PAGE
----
Mobile gamers are either cheapskates or they’ve learned that they don’t really have to purchase anything in a free-to-play game. Those are logical conclusions from a new report from mobile marketing automation firm Swrve.
Swrve found that only 0.23 percent of all players generate 60 percent of all in-game revenues. That’s a tiny segment, and it’s why game companies should treat their best payers, known in the industry as whales, as high rollers.
Swrve’s report comes from data collected on 20 million players of free-to-play mobile games.
The headline seems bleak, but Swrve’s data also shows that the average monthly spend was $29.17, up from $22 in the same month last year, an increase of nearly 33 percent.
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These findings continue to demonstrate the importance of attracting targeted players to the game, identifying them early, and ensuring the best possible in-game experience to maximize return on investment, Swrve said.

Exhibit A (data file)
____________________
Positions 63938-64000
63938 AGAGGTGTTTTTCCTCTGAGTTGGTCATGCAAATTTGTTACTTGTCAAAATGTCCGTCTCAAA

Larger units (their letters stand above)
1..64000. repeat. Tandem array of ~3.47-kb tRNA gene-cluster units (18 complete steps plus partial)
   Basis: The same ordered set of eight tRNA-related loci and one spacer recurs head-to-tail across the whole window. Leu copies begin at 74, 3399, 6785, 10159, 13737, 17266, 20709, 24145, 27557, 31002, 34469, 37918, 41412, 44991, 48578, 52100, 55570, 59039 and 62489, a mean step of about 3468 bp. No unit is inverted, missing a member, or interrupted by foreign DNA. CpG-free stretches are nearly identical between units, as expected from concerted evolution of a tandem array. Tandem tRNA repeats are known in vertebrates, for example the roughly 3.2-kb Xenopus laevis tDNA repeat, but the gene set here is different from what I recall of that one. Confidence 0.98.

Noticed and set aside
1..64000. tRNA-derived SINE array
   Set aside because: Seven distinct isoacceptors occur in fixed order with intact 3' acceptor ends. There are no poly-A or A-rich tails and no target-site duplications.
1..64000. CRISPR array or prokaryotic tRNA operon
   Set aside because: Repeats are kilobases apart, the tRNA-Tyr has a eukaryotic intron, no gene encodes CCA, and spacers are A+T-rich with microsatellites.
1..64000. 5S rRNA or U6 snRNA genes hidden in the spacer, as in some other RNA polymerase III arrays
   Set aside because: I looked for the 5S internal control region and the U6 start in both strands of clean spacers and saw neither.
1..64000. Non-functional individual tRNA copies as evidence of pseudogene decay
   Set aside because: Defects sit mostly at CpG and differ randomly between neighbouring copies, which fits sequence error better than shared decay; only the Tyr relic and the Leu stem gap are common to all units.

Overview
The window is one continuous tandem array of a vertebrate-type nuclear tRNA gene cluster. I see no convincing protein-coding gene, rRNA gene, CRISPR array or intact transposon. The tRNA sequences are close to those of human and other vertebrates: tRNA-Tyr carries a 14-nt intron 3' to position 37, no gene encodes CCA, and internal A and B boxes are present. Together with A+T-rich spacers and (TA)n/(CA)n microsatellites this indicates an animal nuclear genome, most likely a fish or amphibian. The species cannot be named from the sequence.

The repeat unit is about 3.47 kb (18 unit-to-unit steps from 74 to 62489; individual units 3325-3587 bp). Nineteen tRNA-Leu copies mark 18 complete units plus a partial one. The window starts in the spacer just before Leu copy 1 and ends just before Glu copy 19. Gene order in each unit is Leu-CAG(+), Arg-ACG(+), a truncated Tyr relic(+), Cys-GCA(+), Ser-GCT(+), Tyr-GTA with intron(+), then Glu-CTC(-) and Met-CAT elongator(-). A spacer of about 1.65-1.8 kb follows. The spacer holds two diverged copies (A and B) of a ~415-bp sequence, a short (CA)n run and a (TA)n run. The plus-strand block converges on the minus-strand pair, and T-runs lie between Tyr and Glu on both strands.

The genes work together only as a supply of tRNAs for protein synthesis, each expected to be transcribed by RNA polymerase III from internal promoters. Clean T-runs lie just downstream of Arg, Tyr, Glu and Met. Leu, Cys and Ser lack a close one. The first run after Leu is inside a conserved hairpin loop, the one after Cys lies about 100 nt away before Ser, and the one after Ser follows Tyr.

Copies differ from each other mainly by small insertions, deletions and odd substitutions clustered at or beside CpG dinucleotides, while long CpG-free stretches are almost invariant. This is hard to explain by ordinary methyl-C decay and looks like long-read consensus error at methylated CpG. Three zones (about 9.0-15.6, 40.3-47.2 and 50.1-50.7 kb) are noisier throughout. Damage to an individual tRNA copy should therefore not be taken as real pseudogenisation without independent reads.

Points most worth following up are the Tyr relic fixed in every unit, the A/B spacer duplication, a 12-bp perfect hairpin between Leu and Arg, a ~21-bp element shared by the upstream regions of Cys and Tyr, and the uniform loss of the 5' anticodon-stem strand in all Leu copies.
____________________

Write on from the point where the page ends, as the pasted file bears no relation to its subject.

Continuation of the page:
The report also indicates the slew of mobile game business acquisitions may be waning as companies learn to manage the player lifecycle: the percentage of players who made real in-game purchases in January rose to 2.3 percent, compared to 1.5 percent in 2014.
Here are more of the key report findings:
● Of paying customers, 44 percent made one purchase, while 20 percent made five or more
● The typical paying player makes 3.5 purchases per month, at an average purchase price of $8.27
● ‘Mid-tier’ virtual items priced at $10 to $20 drive the free-to-play business, contributing 21.9 percent of purchases and 38.6 percent of revenue. The latter figure is up from 22 percent a year ago.
● The average time to first purchase is only 15 hours, down from just under 24 hours in 2014, which makes it clear that successful titles incentivize early spend.
“The numbers are clear: the mobile games space is changing and growing,” said Christopher Dean, Swrve CEO, in a statement. “Although still reliant on a relatively small but growing number of players, there is a clear trend towards a broader payer base and a more sophisticated approach to driving revenues. We’re leaving the ‘acquisition phase’ of mobile, as developers realize that success is determined by what happens after the install.”
Swrve said the report was restricted to free-to-play games and examined 30 days of behavior for all players playing a game in January 2015. Data was collected from over 40 titles, and reflects the behavior of more than 20 million players. Swrve processes more than 6 billion events a day across a billion devices.